The glass in the sink is full, the tap drips shaking the surface tension of the water as it rocks. It seems to say I’m here. The venetian blinds shatter and reform, shatter and rebuild and they’re the only movement. The sounds change as the drop hits the surface, sometimes a ding, sometimes a tink and I seem the be the water. Still and smooth, then ruffled, then agitated, then quiet, settled. And this how it is. I am contained in the glass for now.

And next to the sink is my tomato plant, I’ve watered it well over these last few weeks and how it’s grown. How tall and willowed it seems now.  In recent days I’ve thought how it’d outgrown its pot, and every day I thought I must repot it, give it more room to spread. But there was always something else to do and so it remained in the pot that the seeds had been planted in. 

But it still grew. It’s too tall now to keep indoors and I can almost hear it calling out re-pot me, please re-pot me and I almost did last night. But not quite. This morning though, the day and the weather is perfect.

This morning the grey weight of clouds bandages our town like a sense of a mother in the background of it all, at a distance, keeping watch. And I will repot the tomato plant today as our boy makes his way to his last exam before the summer unfolds for him, before his sky opens wide and turns to blue, before autumn expands his horizon. And he will stretch out long and tall and wide, his roots anchored deep in familiar soil but there will be such space, a new pot, vast with potential, rich with extra compost around his wriggling feet and he will spread.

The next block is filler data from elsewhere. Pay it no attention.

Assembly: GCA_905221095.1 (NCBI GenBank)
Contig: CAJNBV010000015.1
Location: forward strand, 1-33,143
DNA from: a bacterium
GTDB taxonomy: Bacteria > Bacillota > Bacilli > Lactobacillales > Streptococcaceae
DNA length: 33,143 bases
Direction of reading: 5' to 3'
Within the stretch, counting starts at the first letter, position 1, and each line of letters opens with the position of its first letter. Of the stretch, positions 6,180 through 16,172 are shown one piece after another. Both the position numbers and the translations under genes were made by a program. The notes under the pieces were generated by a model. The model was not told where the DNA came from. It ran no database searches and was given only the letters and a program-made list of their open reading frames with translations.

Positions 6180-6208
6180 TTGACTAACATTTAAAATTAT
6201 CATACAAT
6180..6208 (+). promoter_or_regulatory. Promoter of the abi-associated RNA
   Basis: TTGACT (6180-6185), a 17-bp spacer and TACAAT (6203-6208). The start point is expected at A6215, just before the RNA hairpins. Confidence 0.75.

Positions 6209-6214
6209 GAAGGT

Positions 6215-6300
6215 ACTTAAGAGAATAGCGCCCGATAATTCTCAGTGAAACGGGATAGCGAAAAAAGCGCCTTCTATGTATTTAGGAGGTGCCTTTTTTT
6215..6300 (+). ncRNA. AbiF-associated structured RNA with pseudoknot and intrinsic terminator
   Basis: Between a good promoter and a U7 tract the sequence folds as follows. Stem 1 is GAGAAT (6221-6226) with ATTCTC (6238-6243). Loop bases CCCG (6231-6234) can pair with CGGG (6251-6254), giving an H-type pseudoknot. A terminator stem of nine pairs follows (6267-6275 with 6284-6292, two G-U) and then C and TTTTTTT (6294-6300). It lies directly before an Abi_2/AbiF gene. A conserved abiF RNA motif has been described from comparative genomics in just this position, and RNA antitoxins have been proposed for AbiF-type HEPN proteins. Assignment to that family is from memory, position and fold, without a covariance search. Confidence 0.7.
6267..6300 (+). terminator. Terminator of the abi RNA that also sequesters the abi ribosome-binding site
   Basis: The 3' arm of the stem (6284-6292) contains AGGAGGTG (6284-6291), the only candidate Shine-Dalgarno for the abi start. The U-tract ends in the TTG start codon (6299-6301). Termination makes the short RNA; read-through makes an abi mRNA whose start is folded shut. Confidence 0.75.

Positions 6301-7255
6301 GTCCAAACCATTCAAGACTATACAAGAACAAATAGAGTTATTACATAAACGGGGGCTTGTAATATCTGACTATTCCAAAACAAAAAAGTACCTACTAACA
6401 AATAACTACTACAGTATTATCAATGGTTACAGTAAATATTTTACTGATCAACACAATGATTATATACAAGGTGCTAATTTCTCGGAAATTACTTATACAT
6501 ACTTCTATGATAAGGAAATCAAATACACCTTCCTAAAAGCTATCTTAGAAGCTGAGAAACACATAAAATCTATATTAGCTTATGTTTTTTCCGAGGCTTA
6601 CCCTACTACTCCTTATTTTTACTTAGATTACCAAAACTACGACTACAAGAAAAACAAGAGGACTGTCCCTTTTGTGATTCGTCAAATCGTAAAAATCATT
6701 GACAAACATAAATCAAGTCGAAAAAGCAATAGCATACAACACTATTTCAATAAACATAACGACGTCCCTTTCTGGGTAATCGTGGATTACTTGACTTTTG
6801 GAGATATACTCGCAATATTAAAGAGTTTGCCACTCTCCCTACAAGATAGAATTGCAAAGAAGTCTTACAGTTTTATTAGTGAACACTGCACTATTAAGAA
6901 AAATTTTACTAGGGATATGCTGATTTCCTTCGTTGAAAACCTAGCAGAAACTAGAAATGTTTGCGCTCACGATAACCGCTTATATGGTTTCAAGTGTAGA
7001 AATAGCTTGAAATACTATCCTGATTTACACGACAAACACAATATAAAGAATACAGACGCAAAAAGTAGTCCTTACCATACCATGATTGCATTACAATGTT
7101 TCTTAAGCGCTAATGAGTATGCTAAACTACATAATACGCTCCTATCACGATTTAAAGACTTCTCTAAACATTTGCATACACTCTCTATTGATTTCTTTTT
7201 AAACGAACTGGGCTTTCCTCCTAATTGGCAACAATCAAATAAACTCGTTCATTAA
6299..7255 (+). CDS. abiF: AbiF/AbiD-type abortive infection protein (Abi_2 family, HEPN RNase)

I need to repot my tomato plant today. The window is open.  The vague breeze trembles its young leaves, as if to say hello to me, as if to summon me to the soil. It needs a bigger pot and then its steady solid growth will burst up and out and it will flourish and later there will be fruit, soft, round and full of sweetness on our plates.

And we will be nourished by the things we’ve grown. The things tended and cared for and how glorious to watch fruit ripen in the sun, roots secure and leaves and new shoots reaching up. 

The tap still drips into my glass, its tiny tinkling sound repeats, as if a steady clock still marks time. And clouds drift, and things grow. A silent bee on foxgloves nuzzles into pollen. The day wakes up. 

My glass is so full now, I’ll use it to water the tomato plant, to settle it into new soil. It’s early. Our town is quiet, our boy is ready, he picks up his graphical calculator as I open the drawer to my left. 

I pull on my gardening gloves and step out onto the patio. We need a bigger pot.

xxx

 

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